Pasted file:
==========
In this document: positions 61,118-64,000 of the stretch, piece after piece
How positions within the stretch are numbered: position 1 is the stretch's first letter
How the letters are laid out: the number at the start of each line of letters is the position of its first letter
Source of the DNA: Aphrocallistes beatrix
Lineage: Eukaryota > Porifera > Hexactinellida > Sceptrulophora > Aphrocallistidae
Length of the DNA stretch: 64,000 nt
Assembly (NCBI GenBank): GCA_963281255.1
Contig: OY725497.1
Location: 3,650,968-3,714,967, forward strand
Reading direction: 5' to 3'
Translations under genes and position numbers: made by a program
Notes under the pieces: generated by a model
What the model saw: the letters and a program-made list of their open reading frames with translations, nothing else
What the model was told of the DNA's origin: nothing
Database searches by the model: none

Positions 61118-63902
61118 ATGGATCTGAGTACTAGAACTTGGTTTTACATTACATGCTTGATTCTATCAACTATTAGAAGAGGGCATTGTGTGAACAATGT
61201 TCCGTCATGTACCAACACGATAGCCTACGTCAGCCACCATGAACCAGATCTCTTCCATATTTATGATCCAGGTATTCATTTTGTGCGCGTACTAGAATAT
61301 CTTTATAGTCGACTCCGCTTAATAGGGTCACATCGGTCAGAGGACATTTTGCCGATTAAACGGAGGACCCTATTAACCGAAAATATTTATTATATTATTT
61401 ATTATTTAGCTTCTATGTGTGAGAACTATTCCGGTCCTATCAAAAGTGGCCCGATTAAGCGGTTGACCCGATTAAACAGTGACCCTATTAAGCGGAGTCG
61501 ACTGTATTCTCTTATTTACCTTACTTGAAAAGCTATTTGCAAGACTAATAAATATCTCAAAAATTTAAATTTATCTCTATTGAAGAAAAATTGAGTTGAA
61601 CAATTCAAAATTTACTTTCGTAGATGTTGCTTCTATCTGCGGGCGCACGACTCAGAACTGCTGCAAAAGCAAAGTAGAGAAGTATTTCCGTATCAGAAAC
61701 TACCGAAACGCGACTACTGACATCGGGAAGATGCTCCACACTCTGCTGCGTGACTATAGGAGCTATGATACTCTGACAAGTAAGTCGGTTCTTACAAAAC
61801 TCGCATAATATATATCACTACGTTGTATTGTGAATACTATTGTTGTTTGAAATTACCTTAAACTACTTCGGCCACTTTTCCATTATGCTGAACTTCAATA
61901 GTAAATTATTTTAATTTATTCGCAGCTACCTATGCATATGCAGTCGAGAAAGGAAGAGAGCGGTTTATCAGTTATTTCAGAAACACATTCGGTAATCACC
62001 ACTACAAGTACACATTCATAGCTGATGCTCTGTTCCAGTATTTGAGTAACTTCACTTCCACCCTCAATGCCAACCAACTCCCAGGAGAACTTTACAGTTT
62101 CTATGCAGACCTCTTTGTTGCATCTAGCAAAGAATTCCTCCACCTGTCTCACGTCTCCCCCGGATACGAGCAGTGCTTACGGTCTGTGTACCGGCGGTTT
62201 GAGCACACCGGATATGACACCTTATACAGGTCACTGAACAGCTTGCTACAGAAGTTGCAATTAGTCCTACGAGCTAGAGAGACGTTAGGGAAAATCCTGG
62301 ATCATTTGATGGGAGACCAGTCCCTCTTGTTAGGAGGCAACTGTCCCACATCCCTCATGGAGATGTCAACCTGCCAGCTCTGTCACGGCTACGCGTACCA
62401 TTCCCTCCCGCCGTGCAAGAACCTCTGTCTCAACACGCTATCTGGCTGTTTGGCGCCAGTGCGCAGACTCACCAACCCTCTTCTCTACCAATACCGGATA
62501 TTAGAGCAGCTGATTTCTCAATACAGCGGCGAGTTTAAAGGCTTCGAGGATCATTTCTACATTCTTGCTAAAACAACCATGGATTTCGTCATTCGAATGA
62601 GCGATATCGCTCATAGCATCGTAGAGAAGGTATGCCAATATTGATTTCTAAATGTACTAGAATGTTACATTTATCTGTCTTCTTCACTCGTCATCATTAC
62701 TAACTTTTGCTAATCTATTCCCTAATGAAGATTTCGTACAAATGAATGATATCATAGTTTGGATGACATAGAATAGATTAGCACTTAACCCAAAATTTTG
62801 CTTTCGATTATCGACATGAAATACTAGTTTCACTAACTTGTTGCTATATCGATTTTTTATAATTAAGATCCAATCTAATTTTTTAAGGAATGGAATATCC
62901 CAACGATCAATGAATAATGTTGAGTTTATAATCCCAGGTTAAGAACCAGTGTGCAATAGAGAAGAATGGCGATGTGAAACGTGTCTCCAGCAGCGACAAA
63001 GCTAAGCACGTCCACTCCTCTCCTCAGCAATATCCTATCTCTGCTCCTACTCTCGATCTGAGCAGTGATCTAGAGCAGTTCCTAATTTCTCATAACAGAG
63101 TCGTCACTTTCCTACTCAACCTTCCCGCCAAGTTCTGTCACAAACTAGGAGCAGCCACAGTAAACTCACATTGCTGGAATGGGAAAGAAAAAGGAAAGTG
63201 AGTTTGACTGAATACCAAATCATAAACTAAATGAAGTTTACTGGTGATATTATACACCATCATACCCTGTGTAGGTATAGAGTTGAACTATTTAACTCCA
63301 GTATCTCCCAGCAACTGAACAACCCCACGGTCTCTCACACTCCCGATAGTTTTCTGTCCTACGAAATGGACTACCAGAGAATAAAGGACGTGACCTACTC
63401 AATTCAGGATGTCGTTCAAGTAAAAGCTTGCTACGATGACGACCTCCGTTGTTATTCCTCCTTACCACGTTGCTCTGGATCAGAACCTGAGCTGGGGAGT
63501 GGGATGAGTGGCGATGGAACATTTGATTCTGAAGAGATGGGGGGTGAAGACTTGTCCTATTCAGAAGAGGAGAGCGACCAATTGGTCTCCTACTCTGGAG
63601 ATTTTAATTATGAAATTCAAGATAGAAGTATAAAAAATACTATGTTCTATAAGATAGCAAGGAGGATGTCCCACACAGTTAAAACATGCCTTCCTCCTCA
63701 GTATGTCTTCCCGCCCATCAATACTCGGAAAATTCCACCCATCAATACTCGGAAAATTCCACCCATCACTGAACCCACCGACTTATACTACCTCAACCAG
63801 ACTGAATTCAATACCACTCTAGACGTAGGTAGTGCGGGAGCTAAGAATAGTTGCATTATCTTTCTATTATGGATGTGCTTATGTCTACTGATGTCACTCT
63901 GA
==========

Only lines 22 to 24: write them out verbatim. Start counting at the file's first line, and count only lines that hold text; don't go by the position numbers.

61601 CAATTCAAAATTTACTTTCGTAGATGTTGCTTCTATCTGCGGGCGCACGACTCAGAACTGCTGCAAAAGCAAAGTAGAGAAGTATTTCCGTATCAGAAAC
61701 TACCGAAACGCGACTACTGACATCGGGAAGATGCTCCACACTCTGCTGCGTGACTATAGGAGCTATGATACTCTGACAAGTAAGTCGGTTCTTACAAAAC
61801 TCGCATAATATATATCACTACGTTGTATTGTGAATACTATTGTTGTTTGAAATTACCTTAAACTACTTCGGCCACTTTTCCATTATGCTGAACTTCAATA